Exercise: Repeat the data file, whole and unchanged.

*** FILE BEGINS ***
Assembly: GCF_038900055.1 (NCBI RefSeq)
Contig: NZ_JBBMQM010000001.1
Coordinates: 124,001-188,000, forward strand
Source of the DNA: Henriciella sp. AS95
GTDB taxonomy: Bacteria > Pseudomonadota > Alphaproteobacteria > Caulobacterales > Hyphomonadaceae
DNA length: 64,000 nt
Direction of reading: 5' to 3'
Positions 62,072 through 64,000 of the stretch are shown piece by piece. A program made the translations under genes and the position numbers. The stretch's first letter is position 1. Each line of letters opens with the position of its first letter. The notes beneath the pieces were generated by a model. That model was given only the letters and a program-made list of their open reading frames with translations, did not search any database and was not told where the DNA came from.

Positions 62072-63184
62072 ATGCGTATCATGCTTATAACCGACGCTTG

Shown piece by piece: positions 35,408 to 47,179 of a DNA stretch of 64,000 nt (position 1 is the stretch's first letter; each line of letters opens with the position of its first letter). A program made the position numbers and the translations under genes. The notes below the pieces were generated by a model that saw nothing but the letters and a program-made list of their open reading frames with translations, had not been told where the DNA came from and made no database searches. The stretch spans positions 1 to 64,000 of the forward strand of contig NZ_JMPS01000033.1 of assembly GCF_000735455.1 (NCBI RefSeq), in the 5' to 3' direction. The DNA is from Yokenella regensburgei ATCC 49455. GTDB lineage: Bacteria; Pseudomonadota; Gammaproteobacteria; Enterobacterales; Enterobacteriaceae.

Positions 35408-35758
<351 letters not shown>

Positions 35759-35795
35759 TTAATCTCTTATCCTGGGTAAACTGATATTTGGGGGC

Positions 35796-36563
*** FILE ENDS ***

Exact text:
Assembly: GCF_038900055.1 (NCBI RefSeq)
Contig: NZ_JBBMQM010000001.1
Coordinates: 124,001-188,000, forward strand
Source of the DNA: Henriciella sp. AS95
GTDB taxonomy: Bacteria > Pseudomonadota > Alphaproteobacteria > Caulobacterales > Hyphomonadaceae
DNA length: 64,000 nt
Direction of reading: 5' to 3'
Positions 62,072 through 64,000 of the stretch are shown piece by piece. A program made the translations under genes and the position numbers. The stretch's first letter is position 1. Each line of letters opens with the position of its first letter. The notes beneath the pieces were generated by a model. That model was given only the letters and a program-made list of their open reading frames with translations, did not search any database and was not told where the DNA came from.

Positions 62072-63184
62072 ATGCGTATCATGCTTATAACCGACGCTTG

Shown piece by piece: positions 35,408 to 47,179 of a DNA stretch of 64,000 nt (position 1 is the stretch's first letter; each line of letters opens with the position of its first letter). A program made the position numbers and the translations under genes. The notes below the pieces were generated by a model that saw nothing but the letters and a program-made list of their open reading frames with translations, had not been told where the DNA came from and made no database searches. The stretch spans positions 1 to 64,000 of the forward strand of contig NZ_JMPS01000033.1 of assembly GCF_000735455.1 (NCBI RefSeq), in the 5' to 3' direction. The DNA is from Yokenella regensburgei ATCC 49455. GTDB lineage: Bacteria; Pseudomonadota; Gammaproteobacteria; Enterobacterales; Enterobacteriaceae.

Positions 35408-35758
<351 letters not shown>

Positions 35759-35795
35759 TTAATCTCTTATCCTGGGTAAACTGATATTTGGGGGC

Positions 35796-36563